Keeping It

There’s no muttering in American Sign Language. It’s measured, thoughtful and eloquent. It’s also a language striving to break the stereotype that just because someone can’t hear, they don’t have anything smart to say. It’s the lifeline of Deaf culture.

Unlike a language such as Spanish or French, ASL shares a tenuous relationship with technological advances — among them, cochlear implants. It also continues to fight for its validity, despite backing from linguists since the 1960s and its recognition as a language this year by the United States Census.

In a New York City school building, the ASL community is striving, once again, to fight for recognition. Although overcrowding in schools is a citywide issue, the problem is exacerbated in a school where children need extra space to face each other and communicate. While all students are visual learners, deaf children are only visual learners.

In a downtown club, ASL culture thrives at a monthly poetry slam. A new documentary celebrates the ASL arts scene.

Through its trials, the deaf community has had to defend itself, and along the way has cultivated a potent culture that holds onto language as its foundation.



Cochlear Implants: A “Cure” For Hearing Loss?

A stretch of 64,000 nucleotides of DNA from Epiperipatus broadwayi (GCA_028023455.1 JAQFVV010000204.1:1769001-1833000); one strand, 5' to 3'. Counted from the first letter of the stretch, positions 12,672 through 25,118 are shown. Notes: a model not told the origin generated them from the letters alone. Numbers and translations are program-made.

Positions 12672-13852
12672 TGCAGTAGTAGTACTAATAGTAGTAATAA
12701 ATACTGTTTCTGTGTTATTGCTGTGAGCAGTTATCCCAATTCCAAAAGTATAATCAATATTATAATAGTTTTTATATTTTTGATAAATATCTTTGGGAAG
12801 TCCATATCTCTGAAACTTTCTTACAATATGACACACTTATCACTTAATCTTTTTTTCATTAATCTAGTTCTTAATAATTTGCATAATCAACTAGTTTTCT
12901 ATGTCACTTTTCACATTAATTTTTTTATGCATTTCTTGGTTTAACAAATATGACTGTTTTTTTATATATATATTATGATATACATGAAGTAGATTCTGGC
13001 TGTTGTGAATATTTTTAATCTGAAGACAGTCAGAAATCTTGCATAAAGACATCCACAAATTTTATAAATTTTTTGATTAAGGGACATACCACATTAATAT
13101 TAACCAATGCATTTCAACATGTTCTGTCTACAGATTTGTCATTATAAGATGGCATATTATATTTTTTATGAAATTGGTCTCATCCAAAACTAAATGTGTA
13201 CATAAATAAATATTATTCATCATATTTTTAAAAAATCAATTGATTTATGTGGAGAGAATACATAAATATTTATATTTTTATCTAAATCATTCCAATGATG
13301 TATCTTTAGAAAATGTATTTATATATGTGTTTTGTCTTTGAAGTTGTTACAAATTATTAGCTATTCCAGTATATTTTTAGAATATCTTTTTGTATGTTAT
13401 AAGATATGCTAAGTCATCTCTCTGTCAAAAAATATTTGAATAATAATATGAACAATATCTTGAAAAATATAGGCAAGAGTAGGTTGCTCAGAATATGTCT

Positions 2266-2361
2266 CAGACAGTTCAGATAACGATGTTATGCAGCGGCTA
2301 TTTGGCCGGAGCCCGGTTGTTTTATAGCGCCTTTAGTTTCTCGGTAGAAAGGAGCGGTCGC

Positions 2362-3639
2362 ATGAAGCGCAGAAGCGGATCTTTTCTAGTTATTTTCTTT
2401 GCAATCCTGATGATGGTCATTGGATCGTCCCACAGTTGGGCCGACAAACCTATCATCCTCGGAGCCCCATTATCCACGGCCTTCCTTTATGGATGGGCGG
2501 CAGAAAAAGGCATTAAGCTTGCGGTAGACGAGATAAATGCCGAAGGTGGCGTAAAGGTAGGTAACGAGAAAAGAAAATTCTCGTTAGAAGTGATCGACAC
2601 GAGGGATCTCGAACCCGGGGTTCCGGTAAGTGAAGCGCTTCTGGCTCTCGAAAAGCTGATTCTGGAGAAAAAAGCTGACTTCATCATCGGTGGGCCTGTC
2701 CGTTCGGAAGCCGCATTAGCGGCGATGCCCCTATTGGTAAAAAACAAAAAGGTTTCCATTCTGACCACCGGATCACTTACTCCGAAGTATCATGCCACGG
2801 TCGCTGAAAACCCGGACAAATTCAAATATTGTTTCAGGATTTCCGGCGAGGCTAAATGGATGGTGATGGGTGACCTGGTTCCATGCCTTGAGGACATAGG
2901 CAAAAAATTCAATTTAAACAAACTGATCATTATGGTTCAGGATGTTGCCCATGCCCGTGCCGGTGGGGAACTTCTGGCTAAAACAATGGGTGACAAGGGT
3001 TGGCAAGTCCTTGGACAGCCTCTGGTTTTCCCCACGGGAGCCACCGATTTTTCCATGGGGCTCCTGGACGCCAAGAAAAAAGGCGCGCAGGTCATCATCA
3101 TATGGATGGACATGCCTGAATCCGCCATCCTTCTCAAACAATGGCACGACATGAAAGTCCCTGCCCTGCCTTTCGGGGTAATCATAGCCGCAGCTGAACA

With all the advances in technology, cochlear implants are more accessible than they were when they were first introduced in the 1980s. Most health insurance providers cover the procedure. Still, there’s a palpable resistance to these hearing devices among some in the deaf community.



For Visual Learners, Classroom Space is Key

In order to accommodate the students at Manhattan’s only public school for the deaf, P.S. 347 has large rooms, small classes and desk arrangements that promote visual contact. Here’s a look inside the school.



Silent Mob Speaks for a Culture

American Sign Language has given rise to a variety of artistic and musical endeavors. The Bowery Poetry Club hosts a Deaf Poetry Jam every month, which brings together deaf hip hop artists from all over the city.



From Hand Gestures to Words: A Linguist’s Perspective

“American Sign Language is a natural human language,” says Juliette Blevins, a linguist at City University New York. But how is it that something so visual can be seen linguistically?



The Anti-Cochlear Implant Perspective

For Aviance Pride, speaking ASL is a privilege. She says that even if she were given the option of using hearing technology, she wouldn’t do it.



Q&A: Signing a Second Language

Samantha Black can hear perfectly. So can her four-year-old son. So why does she send him to P.S. 47 and 347, a school for the deaf in Gramercy Park?



Q&A: Documenting the Deaf Arts Scene

With all the advances in technology, cochlear implants are more accessible than they were when they were first introduced in the 1980s. Most health insurance providers cover the procedure. Still, there’s a palpable resistance to these hearing devices among some in the deaf community.



Q&A: Hearing the Silence in ASL Poetry

Poet Bob Holman oversees a series of American Sign Language poetry slams at the Bowery Poetry Club.

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